Democratic Vistas: A Digital Literature Anthology

Information wants to be free, but is everywhere in chains. Using Mediawiki (the same platform that powers Wikipedia), Democratic Vistas enables students to author their own open source textbook, including a teaching and learning apparatus. The idea is to: open source literature textbooks; involve students in multimedia authoring; engage students in the production of knowledge; and, create a participatory, persistent interpretive community.

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Community Portal


The Democratic Vistas Community site is a BuddyPress installation. It's designed to provide a "Facebook" style social site where students can communicate, collaborate, and share their work on the Democratic Vistas anthology.

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YouTubing Poetry


This end-of-the-semster extra credit project explores the pedagogical possibilities of two features of new media: user-generated content and performativity. Students were asked to select one poem from our syllabus and "perform" it on YouTube. One of the goals was to encourage students to see that poetry is more than just black words on a white page, e.g. that reading poetry is about creating meaning through the dynamic relations among sound, voice, text, and interpretation.



And more here .

E-portfolios

New media offers alternative venues for evaluation and assessment. Can e-portfolios better represent student learning, especially? This collection of portfolios from a graduate class in new media in literary studies offers students an opportunity to present their work, interpret their narrative of learning, and reflect on what their "take-away" might be from the class.

Wiki Learning Platforms


How can teachers harness the collaborative and multimedia power of wikis? And, to what extent can Web 2.0's "socializing" of learning deepen student engagement with literature? This wiki on Dreiser's Sister Carrie includes four inquiry-based assignments asking students to explore the cultural and social contexts for Dreiser's novel: late 19th-century shifts in gender identities ; the rise of consumerism ; rapid urbanization ; and the emergence of the "tramp" in 19th-century American culture and society.

Student Blogging

Can blogging create a classroom community in large enrollment classes? Can it deepen students' engagement with texts and ideas? What role can informal writing (e.g. blog posting) play in developing writing and literacy skills? The motherblog linked here is one example of student blogging that I've been developing over several semesters. Click through the student blogroll in the right column to sample student blogging efforts.

Visualizing New York

A web portfolio that documents the Visualizing New York assignment for American Studies 202. The goal of the assignment is for students to understand how representations of urban life work and to produce their own multimedia representations of New York City, based on Berenice Abbott's Changing New York, 1935 - 1939 photo exhibition. The portfolio also includes sample student interpretations of Frans Masereel's 1925 graphic novel about urban life, Die Stadt.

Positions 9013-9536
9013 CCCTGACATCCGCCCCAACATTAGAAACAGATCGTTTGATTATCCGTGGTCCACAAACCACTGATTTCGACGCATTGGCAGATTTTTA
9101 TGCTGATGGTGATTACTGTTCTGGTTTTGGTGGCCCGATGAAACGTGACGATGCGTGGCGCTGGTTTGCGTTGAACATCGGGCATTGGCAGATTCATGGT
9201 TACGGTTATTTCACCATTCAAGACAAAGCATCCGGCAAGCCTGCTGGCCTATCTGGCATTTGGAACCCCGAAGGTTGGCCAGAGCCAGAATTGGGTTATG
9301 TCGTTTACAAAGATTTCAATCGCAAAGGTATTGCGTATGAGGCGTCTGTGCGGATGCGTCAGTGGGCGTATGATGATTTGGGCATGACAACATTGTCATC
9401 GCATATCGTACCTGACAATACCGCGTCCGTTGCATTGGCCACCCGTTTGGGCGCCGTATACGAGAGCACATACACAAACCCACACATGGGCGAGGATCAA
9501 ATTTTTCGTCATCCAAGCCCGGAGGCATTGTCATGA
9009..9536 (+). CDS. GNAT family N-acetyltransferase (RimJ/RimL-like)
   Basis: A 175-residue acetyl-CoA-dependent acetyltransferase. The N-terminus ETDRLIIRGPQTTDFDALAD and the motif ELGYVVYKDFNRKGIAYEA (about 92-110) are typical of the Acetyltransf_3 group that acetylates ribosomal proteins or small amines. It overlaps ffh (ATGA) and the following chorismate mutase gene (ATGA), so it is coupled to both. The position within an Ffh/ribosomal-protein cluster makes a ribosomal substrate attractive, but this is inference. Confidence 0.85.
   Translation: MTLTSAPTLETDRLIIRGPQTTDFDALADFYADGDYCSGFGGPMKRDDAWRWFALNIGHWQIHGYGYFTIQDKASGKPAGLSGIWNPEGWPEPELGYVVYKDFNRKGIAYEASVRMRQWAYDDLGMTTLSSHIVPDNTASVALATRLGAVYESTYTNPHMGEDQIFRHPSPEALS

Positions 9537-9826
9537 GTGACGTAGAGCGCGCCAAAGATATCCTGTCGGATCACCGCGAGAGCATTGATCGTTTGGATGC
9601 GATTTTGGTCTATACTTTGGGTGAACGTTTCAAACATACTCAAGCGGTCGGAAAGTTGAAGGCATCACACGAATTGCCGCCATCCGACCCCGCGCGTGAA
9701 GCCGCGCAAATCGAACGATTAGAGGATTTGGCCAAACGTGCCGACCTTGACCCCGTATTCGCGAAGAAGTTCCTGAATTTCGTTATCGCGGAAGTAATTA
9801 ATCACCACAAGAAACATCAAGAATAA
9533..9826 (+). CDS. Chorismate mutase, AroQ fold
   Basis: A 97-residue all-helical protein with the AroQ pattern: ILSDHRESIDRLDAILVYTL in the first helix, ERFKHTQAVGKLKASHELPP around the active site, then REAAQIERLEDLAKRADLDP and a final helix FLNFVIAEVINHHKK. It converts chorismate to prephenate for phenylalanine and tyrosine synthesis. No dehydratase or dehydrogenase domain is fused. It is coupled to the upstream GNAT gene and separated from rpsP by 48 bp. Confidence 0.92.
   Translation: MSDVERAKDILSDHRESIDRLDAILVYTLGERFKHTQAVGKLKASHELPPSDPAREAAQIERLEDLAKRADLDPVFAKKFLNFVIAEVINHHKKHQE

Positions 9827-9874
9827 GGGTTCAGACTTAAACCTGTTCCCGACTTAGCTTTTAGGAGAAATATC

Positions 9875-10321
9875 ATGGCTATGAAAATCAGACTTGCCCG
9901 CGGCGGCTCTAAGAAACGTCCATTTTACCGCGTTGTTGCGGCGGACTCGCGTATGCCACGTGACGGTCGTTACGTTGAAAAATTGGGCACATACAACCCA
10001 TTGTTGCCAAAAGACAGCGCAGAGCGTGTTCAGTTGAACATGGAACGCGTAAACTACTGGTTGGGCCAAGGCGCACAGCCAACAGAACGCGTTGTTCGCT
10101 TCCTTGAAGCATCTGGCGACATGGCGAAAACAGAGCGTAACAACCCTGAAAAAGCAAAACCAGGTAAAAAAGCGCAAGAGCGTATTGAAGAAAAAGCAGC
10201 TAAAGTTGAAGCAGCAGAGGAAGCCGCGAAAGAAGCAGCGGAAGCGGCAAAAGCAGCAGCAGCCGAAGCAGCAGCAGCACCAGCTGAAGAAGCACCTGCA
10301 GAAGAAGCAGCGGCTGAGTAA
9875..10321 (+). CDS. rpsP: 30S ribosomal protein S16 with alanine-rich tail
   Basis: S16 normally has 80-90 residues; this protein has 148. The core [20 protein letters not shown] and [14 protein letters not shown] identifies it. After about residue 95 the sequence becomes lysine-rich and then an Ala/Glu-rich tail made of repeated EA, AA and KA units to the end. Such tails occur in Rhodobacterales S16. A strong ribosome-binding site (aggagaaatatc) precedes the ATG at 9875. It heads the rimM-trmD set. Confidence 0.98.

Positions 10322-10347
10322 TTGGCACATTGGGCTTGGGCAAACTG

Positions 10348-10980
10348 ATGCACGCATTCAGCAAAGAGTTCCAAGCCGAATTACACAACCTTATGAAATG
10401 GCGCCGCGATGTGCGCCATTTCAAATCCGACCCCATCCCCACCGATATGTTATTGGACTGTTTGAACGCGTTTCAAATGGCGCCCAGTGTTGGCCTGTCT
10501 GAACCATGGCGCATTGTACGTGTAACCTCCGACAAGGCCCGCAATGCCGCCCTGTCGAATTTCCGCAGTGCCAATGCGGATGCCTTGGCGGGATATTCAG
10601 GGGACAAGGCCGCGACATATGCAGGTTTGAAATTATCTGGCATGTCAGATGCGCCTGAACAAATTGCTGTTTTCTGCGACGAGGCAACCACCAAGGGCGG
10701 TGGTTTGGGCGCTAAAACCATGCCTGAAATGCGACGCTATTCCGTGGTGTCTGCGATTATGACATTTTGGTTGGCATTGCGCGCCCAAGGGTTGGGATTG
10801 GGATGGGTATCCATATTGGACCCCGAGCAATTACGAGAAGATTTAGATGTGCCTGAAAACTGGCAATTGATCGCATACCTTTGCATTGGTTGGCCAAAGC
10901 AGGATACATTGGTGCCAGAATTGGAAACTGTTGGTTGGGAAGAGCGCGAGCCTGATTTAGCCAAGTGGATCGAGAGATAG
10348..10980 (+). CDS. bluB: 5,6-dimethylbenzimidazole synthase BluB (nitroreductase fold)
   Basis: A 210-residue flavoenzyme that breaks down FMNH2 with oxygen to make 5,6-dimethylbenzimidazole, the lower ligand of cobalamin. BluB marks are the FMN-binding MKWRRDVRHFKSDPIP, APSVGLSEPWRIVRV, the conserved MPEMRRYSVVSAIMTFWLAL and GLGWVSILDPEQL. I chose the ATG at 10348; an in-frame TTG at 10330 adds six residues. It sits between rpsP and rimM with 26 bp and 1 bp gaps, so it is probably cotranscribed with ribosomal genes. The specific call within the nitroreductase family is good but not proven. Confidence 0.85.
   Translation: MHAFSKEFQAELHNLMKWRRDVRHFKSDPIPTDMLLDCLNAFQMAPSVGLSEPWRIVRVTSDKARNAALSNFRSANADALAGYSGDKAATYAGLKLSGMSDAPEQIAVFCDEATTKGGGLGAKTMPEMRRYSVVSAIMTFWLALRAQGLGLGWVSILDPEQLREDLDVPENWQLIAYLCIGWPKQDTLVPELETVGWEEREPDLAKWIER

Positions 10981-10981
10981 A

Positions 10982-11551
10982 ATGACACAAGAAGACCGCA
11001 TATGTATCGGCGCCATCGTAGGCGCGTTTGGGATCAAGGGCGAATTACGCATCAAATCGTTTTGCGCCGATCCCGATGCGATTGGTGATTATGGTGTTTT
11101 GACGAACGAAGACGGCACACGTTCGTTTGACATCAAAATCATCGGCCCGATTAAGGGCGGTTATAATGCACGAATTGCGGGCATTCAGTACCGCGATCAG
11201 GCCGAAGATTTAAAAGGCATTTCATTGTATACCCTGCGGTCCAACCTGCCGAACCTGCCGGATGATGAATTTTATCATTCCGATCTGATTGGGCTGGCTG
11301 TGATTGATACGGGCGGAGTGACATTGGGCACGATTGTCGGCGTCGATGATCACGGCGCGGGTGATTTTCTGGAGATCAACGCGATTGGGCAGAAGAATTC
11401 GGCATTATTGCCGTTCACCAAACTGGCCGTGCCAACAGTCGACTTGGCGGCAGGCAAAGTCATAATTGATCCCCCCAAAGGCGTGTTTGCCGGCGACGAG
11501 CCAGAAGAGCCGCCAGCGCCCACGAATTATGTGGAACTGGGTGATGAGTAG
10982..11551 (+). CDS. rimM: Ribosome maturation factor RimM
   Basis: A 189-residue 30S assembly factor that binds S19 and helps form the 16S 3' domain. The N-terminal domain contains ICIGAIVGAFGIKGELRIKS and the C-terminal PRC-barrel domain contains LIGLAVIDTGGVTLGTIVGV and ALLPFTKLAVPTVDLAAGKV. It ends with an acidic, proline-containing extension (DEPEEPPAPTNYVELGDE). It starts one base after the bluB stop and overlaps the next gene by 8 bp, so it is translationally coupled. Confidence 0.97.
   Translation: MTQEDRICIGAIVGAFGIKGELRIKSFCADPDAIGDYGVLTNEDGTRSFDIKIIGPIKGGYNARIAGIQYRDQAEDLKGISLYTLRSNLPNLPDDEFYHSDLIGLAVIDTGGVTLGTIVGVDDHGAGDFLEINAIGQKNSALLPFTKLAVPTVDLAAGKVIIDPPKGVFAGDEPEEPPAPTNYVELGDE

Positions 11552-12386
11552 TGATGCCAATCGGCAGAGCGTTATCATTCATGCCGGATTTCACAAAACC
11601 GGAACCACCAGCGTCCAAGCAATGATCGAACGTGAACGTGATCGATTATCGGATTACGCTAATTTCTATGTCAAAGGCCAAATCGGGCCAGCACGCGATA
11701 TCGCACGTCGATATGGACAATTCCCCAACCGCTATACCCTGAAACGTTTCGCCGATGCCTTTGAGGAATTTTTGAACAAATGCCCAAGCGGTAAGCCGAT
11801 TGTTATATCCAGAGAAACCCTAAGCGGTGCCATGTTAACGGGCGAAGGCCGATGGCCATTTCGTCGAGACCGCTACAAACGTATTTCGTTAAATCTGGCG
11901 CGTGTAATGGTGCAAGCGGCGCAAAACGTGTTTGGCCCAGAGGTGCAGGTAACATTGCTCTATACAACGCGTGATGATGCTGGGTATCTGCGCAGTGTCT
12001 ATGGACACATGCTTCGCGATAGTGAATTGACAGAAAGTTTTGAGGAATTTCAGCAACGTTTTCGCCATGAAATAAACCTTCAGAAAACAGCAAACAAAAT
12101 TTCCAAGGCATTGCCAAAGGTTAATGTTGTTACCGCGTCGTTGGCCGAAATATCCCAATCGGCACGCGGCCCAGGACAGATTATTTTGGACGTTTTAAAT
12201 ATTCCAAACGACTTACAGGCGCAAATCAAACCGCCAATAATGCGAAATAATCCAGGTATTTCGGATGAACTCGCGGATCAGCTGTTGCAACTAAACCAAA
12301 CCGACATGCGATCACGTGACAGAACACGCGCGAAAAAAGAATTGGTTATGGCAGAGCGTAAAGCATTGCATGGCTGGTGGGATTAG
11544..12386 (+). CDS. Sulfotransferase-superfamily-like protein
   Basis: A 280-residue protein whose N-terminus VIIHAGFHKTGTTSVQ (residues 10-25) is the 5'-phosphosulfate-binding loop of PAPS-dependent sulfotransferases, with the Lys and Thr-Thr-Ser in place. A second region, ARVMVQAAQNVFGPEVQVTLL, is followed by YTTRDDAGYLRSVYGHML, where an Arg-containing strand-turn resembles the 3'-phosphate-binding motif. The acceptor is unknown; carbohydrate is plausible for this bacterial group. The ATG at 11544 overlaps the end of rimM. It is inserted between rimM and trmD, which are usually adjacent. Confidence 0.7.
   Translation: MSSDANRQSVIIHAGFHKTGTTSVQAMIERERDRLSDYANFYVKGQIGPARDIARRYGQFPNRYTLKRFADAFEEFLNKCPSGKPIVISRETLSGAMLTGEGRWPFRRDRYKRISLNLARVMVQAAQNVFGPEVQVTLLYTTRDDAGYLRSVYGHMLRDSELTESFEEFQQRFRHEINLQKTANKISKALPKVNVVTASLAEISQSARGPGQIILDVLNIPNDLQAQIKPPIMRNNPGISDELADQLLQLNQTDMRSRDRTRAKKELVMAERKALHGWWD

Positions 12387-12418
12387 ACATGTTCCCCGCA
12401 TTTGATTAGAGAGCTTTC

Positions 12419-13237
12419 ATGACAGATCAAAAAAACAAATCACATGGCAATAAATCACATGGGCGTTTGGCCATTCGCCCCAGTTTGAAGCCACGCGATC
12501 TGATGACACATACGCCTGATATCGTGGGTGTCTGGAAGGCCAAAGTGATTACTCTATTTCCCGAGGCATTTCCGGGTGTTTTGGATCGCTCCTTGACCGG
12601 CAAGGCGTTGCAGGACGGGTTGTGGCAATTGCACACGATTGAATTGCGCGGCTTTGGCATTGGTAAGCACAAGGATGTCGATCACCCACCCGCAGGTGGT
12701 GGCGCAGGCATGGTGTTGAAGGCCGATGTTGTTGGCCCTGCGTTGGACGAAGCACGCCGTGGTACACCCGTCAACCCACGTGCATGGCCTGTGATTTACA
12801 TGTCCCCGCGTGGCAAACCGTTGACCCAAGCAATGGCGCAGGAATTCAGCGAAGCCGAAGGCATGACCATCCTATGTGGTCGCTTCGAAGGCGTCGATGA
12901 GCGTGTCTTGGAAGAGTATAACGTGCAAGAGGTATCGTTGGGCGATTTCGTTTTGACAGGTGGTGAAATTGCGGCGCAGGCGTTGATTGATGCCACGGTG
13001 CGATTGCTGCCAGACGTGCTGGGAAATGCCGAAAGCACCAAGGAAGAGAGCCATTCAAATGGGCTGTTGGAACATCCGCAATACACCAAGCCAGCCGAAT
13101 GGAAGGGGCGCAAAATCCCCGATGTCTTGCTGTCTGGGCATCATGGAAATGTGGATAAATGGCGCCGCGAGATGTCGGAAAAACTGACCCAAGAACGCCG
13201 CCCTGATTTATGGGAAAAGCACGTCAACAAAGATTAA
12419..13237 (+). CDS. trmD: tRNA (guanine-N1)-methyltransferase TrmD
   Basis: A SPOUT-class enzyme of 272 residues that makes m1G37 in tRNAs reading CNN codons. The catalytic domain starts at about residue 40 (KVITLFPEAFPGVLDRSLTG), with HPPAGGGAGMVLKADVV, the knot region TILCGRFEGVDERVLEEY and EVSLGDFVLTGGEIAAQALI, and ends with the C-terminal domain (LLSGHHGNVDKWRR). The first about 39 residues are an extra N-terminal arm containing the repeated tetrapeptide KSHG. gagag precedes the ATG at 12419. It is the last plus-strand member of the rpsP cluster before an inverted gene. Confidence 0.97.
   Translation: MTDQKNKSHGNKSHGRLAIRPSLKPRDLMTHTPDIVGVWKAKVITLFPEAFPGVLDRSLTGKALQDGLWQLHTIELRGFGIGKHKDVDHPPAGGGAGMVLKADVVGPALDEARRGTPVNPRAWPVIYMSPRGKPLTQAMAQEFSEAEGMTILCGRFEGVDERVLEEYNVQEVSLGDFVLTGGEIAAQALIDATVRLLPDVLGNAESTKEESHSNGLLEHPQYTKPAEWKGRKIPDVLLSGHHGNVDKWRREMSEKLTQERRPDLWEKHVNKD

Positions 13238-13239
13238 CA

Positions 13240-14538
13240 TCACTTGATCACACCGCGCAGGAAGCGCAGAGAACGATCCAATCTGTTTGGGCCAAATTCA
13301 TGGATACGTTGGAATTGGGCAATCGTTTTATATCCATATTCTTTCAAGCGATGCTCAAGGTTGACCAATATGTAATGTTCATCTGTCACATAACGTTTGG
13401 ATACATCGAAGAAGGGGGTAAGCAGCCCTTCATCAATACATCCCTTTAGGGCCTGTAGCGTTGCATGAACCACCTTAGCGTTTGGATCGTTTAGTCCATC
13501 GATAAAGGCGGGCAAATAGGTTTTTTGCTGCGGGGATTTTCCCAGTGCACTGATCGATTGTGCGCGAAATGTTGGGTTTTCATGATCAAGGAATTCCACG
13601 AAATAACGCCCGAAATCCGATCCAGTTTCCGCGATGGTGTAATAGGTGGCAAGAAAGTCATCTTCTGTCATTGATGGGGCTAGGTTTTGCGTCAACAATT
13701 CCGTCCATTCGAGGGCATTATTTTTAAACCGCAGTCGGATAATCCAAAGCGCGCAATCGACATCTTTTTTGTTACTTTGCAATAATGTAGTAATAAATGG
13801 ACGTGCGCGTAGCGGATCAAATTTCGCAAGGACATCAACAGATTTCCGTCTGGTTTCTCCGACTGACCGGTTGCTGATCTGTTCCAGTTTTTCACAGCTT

Blogging Walt Whitman.

The "motherblog" for "Whitman and the American Epic (Fall 2006). I used the motherblog as a course management site. Students also created their own blogs - - included in the blogroll - - and blogged both to questions posed in class and in response to other students' posts.

Revolutionary Imagination Blog.

Another blog implementation, this motherblog serves as course management site and as a class portal to materials, assignments, and links to student blogs within the course.

Art and Revolution: A Flickrlicious Project

This assignment asks student to use Flickr - - a popular Web 2.0 photo sharing site - - to analyze representations of the "people" from the French Revolution. Students analyze a variety of images - - paintings, drawings, caricatures - - to develop a rubric for representations of the people and then apply this rubric to David's "Sabine Women", using Flickr's "add note" tool.

Remembering 9-11

The goal of this sequenced assignment was to encourage students in my Fall 2006 Freshman Composition course to understand what collective memory is and how it can be shaped by texts and ideologies. Students began by reading excerpts from the 9-11 Commission Report . They then proceed to look at a variety of representations of 9-11 - - including comic books, oral histories, popular photo archives, and political speeches. Their final project was to "curate" a museum exhibition on 9-11 using these materials and academic discussions of collective memory. (The final projects can be found by browing through the blogroll of student blogs.)

The Restless Text: Whitman's Re-visionary Poetics

As most Americanists know, Whitman's Leaves of Grass is a fluid, malleable text - - over the course of his life Whitman returned over and over again to revise the original 1855 edition. The goal of this assignment was to lead students to examine the changing criteria and understanding of his own project that led Whitman to continually revise his collection. Students used the University of Nebraska-Lincoln's online Whitman archive to compare three different editions of Leaves of Grass. (Student interpretations of the textual editions are accessible through the blogroll on the class motherblog.)